*’Human beings were now living in a new century, and millennium, but some of the outrage that once caused the Golems to take their own lives decades earlier was still very much present. […] The world was without shame or decency, and for that the Golems had no cure.’*
Thane Rosenbaum’s novel, “The Golems of Gotham”, is full of questions: few answered, many asked. Oliver Levin, one of the main characters in the book, is a mystery writer suffering from writer’s block, among other things. His teenage daughter, Ariel, is a klezmer violin prodigy who graces the streets of Manhattan with her musical presence. The book follows Ariel and Oliver as they come to terms with the double suicide of Oliver’s parents many years ago, Ariel’s mother’s sudden disappearance, and the presence of golems (two of which are Oliver’s parents).
One of the main subjects brought up throughout Rosenbaum’s novel is the Holocaust. Both of Oliver’s parents were Holocaust survivors who committed suicide in a synagogue, and the other golems that arrive to haunt Manhattan are all writers who also survived the Holocaust and committed suicide.
I found it surprising that the author used humour while writing a book with such a grim theme, but what’s even more surprising is the humour’s effectiveness. Rosenbaum’s writing style seems, to me, inclusive of a lot of things: insight, curiosity, humour, truth. By blending it all together in one hardcovered mass of paper, he manages to create a smoothie with a lingering aftertaste. This aftertaste is neither bad nor good; it just exists.
It’s hard to imagine the atrocities brought about by the Holocaust and its wake, especially if you’ve never known anyone who experienced it firsthand, but can we really say that the world is never going to repeat something like that again? It already does occur; it happens on a smaller scale, under the covers. Now I don’t mean to belittle the Holocaust, and I hope I don’t offend anyone either, but can we honestly say that humanity is far away from the damage done then? Rosenbaum brings up some extremely good points through the voices of both the living and the dead, some of which include the issue of humanity’s lack of decency, and the growing presence of disrespect and indifference.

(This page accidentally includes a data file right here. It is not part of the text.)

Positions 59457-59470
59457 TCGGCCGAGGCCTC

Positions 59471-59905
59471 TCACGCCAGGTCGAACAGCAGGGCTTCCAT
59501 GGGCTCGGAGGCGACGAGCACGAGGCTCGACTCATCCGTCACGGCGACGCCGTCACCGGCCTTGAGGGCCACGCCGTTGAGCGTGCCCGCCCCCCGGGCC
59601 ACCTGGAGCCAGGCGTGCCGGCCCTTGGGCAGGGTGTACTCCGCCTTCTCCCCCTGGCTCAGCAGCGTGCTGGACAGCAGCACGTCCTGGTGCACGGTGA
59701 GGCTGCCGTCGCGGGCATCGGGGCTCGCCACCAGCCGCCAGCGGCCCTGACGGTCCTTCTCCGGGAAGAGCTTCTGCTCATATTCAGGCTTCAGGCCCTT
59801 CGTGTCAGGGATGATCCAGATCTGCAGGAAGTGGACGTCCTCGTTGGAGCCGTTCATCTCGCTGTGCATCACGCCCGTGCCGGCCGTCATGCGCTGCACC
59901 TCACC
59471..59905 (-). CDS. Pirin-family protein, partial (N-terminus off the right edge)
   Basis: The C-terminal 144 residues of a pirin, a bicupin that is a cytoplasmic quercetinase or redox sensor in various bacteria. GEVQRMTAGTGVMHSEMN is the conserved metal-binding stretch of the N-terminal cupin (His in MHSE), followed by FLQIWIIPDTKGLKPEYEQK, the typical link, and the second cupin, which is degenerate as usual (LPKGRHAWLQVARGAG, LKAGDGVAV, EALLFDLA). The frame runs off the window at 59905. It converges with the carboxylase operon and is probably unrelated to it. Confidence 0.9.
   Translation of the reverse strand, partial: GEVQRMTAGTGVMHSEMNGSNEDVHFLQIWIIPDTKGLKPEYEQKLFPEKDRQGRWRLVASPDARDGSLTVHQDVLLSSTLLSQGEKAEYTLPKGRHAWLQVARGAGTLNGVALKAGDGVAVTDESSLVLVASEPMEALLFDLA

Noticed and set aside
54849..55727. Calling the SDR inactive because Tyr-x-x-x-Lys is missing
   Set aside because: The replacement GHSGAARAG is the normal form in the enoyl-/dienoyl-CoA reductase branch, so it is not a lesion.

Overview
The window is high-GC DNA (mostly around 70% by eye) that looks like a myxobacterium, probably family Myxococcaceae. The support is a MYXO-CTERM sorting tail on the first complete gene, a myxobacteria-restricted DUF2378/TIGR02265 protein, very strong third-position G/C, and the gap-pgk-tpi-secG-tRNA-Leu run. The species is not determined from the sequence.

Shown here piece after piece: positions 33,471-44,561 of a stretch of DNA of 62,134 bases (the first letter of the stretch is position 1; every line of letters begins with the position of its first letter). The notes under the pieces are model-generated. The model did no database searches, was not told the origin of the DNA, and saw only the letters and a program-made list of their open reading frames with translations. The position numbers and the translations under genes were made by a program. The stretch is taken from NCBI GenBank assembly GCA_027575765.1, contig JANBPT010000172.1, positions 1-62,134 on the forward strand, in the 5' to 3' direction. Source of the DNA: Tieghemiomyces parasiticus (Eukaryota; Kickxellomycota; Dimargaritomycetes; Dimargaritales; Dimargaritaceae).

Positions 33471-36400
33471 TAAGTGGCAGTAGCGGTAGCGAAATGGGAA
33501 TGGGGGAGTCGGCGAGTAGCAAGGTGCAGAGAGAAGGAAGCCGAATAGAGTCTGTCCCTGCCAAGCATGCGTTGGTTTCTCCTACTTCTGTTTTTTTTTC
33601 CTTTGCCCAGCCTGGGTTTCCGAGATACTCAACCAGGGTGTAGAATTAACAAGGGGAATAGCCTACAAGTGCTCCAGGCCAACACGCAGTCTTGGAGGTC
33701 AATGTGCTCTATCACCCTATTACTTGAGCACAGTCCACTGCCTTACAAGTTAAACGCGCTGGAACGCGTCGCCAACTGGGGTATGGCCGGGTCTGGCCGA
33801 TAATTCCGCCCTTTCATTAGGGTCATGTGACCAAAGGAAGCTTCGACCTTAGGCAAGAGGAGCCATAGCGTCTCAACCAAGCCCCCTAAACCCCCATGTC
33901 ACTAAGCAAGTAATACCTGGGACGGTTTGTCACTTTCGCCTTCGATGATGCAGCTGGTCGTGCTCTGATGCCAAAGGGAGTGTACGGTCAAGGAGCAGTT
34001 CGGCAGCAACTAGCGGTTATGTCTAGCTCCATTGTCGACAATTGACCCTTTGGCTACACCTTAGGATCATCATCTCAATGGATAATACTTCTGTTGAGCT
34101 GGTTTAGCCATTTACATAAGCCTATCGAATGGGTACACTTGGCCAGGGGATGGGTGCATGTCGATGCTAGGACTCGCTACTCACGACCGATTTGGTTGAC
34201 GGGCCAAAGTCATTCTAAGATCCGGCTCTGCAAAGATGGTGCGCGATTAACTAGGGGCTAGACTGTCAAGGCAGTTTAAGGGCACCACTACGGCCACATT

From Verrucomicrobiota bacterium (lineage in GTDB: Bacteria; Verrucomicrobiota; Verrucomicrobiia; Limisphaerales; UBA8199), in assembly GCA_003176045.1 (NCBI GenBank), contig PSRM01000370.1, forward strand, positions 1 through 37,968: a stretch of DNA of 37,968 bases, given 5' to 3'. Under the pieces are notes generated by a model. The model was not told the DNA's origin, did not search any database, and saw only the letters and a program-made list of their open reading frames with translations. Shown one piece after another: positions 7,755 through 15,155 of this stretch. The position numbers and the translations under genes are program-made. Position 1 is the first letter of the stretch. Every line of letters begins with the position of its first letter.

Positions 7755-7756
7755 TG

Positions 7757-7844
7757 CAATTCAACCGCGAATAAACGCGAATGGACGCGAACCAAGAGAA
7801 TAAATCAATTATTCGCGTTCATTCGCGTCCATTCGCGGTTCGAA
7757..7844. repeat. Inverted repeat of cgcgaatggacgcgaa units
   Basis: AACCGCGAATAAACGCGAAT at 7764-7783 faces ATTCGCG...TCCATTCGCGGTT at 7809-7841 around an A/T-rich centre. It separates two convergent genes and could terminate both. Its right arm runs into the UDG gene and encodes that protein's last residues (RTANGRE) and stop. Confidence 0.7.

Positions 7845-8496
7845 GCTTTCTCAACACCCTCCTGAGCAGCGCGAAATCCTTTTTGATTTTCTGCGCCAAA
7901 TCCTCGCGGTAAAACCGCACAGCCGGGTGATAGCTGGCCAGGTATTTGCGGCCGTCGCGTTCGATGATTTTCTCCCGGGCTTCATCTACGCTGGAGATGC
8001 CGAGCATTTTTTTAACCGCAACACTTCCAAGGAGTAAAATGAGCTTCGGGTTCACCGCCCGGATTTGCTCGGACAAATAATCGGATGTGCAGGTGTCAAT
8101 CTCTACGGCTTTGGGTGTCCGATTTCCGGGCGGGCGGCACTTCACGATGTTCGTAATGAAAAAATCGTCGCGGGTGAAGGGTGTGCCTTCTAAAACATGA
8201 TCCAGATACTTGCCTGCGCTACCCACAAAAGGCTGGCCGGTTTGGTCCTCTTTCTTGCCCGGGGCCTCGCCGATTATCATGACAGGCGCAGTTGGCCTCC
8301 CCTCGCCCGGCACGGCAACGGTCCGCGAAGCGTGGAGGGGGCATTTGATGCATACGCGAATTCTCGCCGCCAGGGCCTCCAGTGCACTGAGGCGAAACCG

A broken body does not necessarily mean a broken soul, but a broken soul will always mean a broken body. All of the survivors that committed suicide were broken souls living in a world they could not accept as whole.
“The Golems of Gotham” is not exactly a Holocaust novel; it is about what comes after, it is about the pieces left behind and trying to build something with those pieces.
Listening Suggestion: Rosie’s Lullaby by Norah Jones
Why? I don’t think anyone can go wrong with a Norah Jones piece, but maybe that’s just me. In all seriousness though, this song works because of its nature. Jones’s voice is perfect for a lullaby (even this one), and the guitar is reminiscent of the ocean and things associated with it. The lyrics are simple yet deep, and they seem to work for this post because of their simplicity and their depth; the simplicity provides contrast, while the depth adds even more meaning.
*Quote taken from Thane Rosenbaum’s “The Golems of Gotham”.
This post is dedicated to the memories of those who perished as a result of the Holocaust. It is also dedicated to those who were affected by it, and to those who know anyone touched by it.